Mentions: Given the effect of the Aβ-AChE on intracellular calcium homeostasis, we examined whether the Aβ-AChEf alter the integrity of the plasma membrane. We treated hippocampal neurons with 5 μM Aβ-AChEf and then loaded with calcein-AM and Fura-red. After 1 h treatment the fluorescence of Fura-red in neurons treated with Aβ-AChEf (Fig. 2Ad) decreased respect to the control (Fig. 2Ac), whereas the calcein fluorescence was not affected respect to the control (Fig. 2Aa and 2b), suggesting that the Aβ-AChEf treatment did not alters the integrity of the plasma membrane. We also evaluated whether Aβ-AChEo preparation interacts with the neuronal membrane through surface biotinyl assay. Fig. 2B shows that Aβ-AChEo interacts with the cell membrane, suggesting that the effects observed are because the complex is acting at the neuronal membrane level. Then, we evaluated the effect of different concentrations of Aβ-AChEf and the source of calcium responsible for the intracellular calcium increase. We determined the behaviour of calcium levels in neurons loaded with Fluo-3 AM and then treated with increasing Aβ-AChEf concentrations. We observed that the increase in the cytoplasmic calcium levels correlated with increasing Aβ-AChEf concentrations (Fig. 2C). In order to determine the source of the intracellular calcium increase induced by the complex, we treated neurons with the complex (5 μM Aβ-AChEf) in the presence of the extracellular calcium chelator, EGTA (2 mM), or the intracellular calcium chelator, BAPTA-AM (30 μM). We observed that treatment with EGTA prevented the increase of intracellular calcium induced by the complex (Fig. 2D). Additionally in neurons pre-incubated with BAPTA-AM and treated with the complex, we observed a ~ 2.8-fold increase in the intracellular calcium (Fig. 2D). These results suggest that intracellular calcium deregulation induced by the complex is dependent on extracellular calcium and that massive entrance of the ion could release intracellular calcium reservoirs. In order to study the role of the intracellular calcium deregulation in the neurotoxic properties of Aβ-AChE, we performed MTT cell viability assays in the presence of 2 mM EGTA, as indicated in Fig. 2E. Five μM Aβ-AChEf induced ~ 55% cell death, while EGTA partially reduced neuronal death triggered by the Aβ-AChEf complex (~ 25% reduction of viability), suggesting that extracellular calcium has an important role, but is not the only player in the mechanism of toxicity induced by the complex.


Amyloid-beta-Acetylcholinesterase complexes potentiate neurodegenerative changes induced by the Abeta peptide. Implications for the pathogenesis of Alzheimer's disease.

Dinamarca MC, Sagal JP, Quintanilla RA, Godoy JA, Arrázola MS, Inestrosa NC - Mol Neurodegener (2010)

Role of the intracellularcalcium increase in the toxicity of Aβ-AChE complexes. (A) Hippocampal neurons were loaded with Calcein-AM to analyze the neuronal integrity and with FuraRed as an indicator of intracellular free calcium. The confocal photographs correspond to neurons before treatment (a, c and e) and after 1 h treatment with 5 μM Aβ-AChEf (b, d and f). (B) The figure shows a representative SDS-PAGE of AChE immunoblot to detect Aβ-AChEo complexes on neuronal surface by biotinylation. The graph shows a quantification of two independent experiments, results are the mean ± S.E.M. (C) Hippocampal neurons were loaded with Fluo-3 AM and treated with increasing Aβ-AChEf concentrations (μM), indicated by the black bars on top of the graph. The complexes were not washed out in between increasing concentrations. Fluorescence changes were recorded at 1 min intervals and are shown as ratio ΔF/Fo. (D) Final normalized fluorescence intensities reached at the end of experiments are expressed over the control situation for the following treatments: 5 μM Aβ-AChEf; 2 mM EGTA; 30 μM BAPTA-AM; * p ≤ 0.001. (E) Cell viability was evaluated by MTT assay. Hippocampal neurons were treated for 24 h as follow: 5 μM Aβ-AChEf; 2 mM EGTA. Mean MTT reduction value was expressed as % of control situation; *p ≤ 0.001 compared with the control condition; #p ≤ 0.005 compared to the Aβ-AChEf treatment.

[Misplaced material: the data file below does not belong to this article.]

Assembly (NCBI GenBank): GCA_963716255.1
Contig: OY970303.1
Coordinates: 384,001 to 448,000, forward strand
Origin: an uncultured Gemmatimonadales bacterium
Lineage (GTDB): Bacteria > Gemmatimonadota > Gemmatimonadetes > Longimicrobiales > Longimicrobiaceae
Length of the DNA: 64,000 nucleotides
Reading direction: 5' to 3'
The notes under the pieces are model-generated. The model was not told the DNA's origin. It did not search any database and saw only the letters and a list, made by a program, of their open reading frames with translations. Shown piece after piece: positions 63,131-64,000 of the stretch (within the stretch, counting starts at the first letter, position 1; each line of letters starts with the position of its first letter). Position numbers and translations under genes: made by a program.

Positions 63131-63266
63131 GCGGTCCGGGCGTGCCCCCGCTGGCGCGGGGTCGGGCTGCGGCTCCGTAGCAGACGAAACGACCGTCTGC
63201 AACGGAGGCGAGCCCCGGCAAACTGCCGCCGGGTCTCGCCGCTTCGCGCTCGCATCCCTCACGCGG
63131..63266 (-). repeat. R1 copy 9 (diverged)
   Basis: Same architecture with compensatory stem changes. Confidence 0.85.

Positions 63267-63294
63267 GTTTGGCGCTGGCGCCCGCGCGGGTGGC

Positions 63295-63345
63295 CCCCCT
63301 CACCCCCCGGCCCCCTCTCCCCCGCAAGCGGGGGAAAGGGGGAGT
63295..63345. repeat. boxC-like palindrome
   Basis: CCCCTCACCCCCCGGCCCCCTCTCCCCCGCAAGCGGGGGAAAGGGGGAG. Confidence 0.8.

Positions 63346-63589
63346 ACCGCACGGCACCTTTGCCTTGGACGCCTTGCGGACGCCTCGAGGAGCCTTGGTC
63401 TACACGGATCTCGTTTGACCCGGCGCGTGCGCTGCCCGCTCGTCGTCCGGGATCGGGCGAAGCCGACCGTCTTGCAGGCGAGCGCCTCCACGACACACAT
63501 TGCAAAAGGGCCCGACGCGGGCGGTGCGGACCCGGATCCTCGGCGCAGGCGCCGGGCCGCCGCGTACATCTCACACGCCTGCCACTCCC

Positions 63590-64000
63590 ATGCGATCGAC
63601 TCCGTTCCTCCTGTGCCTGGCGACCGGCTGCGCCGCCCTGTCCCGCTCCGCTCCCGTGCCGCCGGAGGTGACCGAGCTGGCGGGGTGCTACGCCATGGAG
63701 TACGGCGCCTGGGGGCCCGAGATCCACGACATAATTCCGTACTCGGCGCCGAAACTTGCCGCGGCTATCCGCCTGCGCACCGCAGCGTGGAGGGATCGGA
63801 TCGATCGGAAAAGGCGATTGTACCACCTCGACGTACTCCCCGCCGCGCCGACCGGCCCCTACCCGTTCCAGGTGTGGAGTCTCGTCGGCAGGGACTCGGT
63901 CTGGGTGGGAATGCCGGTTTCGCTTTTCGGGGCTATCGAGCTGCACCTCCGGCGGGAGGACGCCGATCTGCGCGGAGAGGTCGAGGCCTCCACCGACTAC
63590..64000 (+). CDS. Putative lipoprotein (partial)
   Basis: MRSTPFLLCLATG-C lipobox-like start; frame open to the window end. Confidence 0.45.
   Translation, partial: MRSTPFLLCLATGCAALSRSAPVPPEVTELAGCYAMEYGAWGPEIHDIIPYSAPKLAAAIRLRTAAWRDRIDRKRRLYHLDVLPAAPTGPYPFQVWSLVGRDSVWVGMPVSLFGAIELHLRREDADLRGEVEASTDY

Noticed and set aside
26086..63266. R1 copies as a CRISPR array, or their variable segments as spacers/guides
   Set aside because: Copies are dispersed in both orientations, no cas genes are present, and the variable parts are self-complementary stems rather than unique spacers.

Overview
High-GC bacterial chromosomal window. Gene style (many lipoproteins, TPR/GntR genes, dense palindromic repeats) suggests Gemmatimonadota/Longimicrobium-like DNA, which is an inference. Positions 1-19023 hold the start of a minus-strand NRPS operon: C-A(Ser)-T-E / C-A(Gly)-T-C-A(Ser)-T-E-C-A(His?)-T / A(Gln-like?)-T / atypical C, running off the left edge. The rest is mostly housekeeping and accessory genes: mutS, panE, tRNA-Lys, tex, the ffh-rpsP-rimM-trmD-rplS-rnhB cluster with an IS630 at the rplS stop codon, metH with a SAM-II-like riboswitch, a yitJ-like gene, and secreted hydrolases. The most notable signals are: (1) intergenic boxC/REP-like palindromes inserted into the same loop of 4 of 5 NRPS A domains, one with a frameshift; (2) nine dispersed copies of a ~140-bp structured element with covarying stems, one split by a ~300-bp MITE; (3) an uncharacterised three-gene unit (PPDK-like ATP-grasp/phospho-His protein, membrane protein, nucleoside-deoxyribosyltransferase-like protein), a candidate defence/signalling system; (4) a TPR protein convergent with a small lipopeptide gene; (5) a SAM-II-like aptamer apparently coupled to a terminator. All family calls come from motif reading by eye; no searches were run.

© Copyright Policy - open-access
Related In: Results  -  Collection

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Show All Figures
getmorefigures.php?uid=PMC2823746&req=5

Figure 2: Role of the intracellularcalcium increase in the toxicity of Aβ-AChE complexes. (A) Hippocampal neurons were loaded with Calcein-AM to analyze the neuronal integrity and with FuraRed as an indicator of intracellular free calcium. The confocal photographs correspond to neurons before treatment (a, c and e) and after 1 h treatment with 5 μM Aβ-AChEf (b, d and f). (B) The figure shows a representative SDS-PAGE of AChE immunoblot to detect Aβ-AChEo complexes on neuronal surface by biotinylation. The graph shows a quantification of two independent experiments, results are the mean ± S.E.M. (C) Hippocampal neurons were loaded with Fluo-3 AM and treated with increasing Aβ-AChEf concentrations (μM), indicated by the black bars on top of the graph. The complexes were not washed out in between increasing concentrations. Fluorescence changes were recorded at 1 min intervals and are shown as ratio ΔF/Fo. (D) Final normalized fluorescence intensities reached at the end of experiments are expressed over the control situation for the following treatments: 5 μM Aβ-AChEf; 2 mM EGTA; 30 μM BAPTA-AM; * p ≤ 0.001. (E) Cell viability was evaluated by MTT assay. Hippocampal neurons were treated for 24 h as follow: 5 μM Aβ-AChEf; 2 mM EGTA. Mean MTT reduction value was expressed as % of control situation; *p ≤ 0.001 compared with the control condition; #p ≤ 0.005 compared to the Aβ-AChEf treatment.